A graduate must be able to find and use relevant legal principles to identify issues, formulate an argument, advocate a position, plan transactions and resolve problems in a professionally responsible manner.

There are many components to this standard:

  • The student must be able to find relevant legal principles. This means that he/she must have knowledge of a critical mass of substantive law, must be able to retrieve legal information and must possess the analytical ability to distil the particular legal principle from its context, while still understanding the importance of that context.
  • The use of the law connotes the ability to make assessments of relevance and cogency. Using the law involves a number of skills which are developed further below.
  • Identifying the issues requires an overall understanding of the subject matter and an appreciation that the formulation of the question is a crucial aspect of problem-solving.
  • In formulating an argument, the student must be able to see the reasons both for and against the application of existing principles to a new fact situation and to develop those reasons using a persuasive style. This requires clarity, organization and well developed communication skills as well as an understanding of the importance of policy and the changing values of society.
  • Advocating a position is a broader concept than appellate argumentation in an adversarial context. It includes the ability to put forward, plan and protect a client's needs in a solicitor's practice and the ability to use the law in formulating arguments relating to broader interests than those of an individual client.
  • Resolving problems and planning transactions require many different skills and styles, and the knowledge of the possibilities and how to use them responsibly are necessary elements in being able to perform these functions.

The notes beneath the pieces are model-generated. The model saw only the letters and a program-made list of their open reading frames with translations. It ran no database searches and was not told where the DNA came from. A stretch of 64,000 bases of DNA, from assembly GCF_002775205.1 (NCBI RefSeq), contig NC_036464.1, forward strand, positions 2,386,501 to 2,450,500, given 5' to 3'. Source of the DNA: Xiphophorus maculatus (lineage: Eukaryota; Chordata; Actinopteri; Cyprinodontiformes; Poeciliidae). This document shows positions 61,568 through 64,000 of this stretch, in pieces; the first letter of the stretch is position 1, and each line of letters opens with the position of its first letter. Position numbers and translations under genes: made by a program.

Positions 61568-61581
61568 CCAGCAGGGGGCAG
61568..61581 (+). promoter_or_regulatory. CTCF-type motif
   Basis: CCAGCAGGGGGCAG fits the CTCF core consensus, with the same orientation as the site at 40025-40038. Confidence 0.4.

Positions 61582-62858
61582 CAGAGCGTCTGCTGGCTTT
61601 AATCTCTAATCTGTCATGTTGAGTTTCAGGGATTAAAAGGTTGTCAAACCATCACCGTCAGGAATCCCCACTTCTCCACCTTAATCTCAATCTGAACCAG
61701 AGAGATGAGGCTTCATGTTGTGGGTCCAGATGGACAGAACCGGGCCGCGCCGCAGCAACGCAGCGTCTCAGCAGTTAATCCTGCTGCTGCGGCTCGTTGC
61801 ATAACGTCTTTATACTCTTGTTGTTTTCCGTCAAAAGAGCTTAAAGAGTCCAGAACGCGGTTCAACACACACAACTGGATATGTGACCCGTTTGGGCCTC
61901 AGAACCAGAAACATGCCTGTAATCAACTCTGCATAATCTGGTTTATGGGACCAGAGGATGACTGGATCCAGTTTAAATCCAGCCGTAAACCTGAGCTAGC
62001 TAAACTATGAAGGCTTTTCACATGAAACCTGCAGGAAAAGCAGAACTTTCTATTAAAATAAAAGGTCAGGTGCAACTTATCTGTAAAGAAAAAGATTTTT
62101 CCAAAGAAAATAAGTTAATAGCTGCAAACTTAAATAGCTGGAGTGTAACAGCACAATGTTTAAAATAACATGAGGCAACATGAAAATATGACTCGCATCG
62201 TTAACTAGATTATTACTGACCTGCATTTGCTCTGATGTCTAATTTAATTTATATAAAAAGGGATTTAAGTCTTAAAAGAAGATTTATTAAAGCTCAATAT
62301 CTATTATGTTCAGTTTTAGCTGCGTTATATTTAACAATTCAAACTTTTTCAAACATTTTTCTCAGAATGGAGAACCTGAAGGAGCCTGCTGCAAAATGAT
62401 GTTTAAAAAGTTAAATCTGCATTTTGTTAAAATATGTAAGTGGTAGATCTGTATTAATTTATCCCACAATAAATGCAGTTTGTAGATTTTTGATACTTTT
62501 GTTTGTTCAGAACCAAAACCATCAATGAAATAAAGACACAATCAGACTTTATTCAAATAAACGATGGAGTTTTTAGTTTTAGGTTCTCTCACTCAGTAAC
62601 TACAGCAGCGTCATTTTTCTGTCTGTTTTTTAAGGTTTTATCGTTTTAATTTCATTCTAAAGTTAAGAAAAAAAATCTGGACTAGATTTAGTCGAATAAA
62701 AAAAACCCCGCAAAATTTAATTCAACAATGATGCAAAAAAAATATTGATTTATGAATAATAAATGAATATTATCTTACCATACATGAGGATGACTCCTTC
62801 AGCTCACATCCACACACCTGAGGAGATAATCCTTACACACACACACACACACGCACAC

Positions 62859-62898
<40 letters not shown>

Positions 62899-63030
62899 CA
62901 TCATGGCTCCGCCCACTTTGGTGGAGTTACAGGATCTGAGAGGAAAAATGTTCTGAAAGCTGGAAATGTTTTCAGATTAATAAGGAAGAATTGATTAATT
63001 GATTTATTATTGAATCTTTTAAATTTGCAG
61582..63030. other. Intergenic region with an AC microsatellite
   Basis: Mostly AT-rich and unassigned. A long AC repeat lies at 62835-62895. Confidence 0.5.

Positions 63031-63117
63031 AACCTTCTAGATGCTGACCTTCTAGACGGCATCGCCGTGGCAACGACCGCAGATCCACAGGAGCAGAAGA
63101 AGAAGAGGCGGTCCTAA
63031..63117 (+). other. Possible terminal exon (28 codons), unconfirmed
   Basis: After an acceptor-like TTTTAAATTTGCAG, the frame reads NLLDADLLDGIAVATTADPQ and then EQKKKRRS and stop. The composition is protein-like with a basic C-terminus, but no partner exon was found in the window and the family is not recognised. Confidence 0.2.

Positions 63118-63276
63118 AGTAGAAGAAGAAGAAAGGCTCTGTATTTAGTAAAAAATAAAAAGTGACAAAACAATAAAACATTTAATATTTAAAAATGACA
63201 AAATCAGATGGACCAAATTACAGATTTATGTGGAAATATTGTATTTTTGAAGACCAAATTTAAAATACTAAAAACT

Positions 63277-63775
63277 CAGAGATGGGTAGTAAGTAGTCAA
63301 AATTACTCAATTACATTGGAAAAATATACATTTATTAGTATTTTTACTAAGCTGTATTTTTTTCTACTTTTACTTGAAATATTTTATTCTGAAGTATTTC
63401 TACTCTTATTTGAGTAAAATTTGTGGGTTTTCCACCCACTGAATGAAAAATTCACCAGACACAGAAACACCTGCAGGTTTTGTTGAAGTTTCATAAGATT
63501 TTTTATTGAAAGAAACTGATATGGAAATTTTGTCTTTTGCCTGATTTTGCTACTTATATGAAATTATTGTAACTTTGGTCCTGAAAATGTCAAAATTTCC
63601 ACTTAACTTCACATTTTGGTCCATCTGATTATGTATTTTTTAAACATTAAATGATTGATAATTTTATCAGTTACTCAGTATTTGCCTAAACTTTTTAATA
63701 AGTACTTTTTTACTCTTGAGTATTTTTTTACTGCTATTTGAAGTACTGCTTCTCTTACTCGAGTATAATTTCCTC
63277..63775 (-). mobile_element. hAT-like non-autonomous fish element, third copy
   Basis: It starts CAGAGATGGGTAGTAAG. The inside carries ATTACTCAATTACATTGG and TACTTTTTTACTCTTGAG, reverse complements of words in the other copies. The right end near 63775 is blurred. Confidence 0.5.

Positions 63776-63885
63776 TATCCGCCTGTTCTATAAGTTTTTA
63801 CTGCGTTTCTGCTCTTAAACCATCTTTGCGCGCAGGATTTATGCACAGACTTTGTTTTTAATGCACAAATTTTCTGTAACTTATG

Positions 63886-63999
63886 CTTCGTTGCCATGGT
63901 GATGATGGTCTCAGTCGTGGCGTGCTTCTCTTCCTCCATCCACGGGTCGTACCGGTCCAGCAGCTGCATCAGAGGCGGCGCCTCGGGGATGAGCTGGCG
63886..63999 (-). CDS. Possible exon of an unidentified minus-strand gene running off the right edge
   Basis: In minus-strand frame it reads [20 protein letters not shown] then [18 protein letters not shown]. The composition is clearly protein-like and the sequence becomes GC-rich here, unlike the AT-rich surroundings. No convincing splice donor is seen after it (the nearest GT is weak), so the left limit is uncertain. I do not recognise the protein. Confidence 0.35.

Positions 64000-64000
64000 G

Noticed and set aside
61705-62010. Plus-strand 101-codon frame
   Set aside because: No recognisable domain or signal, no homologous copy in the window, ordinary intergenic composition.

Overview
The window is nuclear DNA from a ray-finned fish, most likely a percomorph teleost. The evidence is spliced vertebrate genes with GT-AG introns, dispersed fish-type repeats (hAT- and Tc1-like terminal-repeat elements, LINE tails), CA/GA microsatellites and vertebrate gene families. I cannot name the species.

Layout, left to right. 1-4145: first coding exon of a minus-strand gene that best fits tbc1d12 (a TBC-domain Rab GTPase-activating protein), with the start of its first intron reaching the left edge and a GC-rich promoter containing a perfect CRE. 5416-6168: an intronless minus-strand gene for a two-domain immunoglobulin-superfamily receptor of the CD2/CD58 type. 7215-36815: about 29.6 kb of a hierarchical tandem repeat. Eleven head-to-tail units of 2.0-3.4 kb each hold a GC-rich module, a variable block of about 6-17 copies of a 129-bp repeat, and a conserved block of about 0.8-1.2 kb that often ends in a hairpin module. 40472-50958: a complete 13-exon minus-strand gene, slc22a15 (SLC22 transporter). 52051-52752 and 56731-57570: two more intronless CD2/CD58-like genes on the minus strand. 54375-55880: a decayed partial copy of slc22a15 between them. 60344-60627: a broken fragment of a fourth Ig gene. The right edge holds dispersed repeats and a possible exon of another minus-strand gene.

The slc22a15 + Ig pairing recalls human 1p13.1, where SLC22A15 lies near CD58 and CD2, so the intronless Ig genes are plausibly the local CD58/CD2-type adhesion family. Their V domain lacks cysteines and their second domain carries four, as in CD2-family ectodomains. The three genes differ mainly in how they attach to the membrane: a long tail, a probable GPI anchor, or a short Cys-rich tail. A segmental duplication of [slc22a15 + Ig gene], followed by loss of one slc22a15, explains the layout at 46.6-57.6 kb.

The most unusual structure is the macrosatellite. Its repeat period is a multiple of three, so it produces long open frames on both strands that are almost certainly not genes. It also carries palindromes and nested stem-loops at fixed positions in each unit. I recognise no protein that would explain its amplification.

One of the consequences of these trends is an increasing demand for the services of lawyers and legally trained people in a wide variety of social roles. Traditionally, with minor exceptions, law was seen as the preserve of the general private practitioner. Today private practice is only one of the ways in which lawyers or legally trained persons can apply their expertise and talents. The services of lawyers and legally trained persons are sought by government as advocates, solicitors, drafters, legal advisors, diplomats and policy-makers; by industry and business as counsel, executives and managers; and by public interest and community groups as staff lawyers, advocates and community organizers. As in the past, a high percentage of legislators are lawyers by background. Moreover, almost all our judges were previously members of the legal profession. In addition to the proliferation of the demand for lawyers and legally trained individuals in this variety of roles, the growth of the law into previously unregulated spheres of human activity has also expanded the need for private practitioners. Furthermore, within the private sector of the legal profession, there has been a distinct movement from general practice to specialization, in some instances involving totally new areas of the law. Administrative law, commercial law, company law, family law, criminal law, insurance law, resource law, labour law, taxation and land use planning are just some of the areas in which some lawyers are now effectively engaged as specialists.

Within private practice, lawyers perform a wide range of functions. They may be advocates, drafters, planners, negotiators, or arbitrators. There are signs, too, that both the general public and the legal profession are recognizing more fully the facilitative qualities of law and the need for sound planning of the legal affairs of clients. This notion of the preventive practice of law is also being applied to a broader range of clients than traditionally enjoyed the benefits of quality legal service. Increasingly, a premium is set upon the services of lawyers who can use their creative talents and knowledge effectively to plan the affairs of their clients and prevent future conflicts.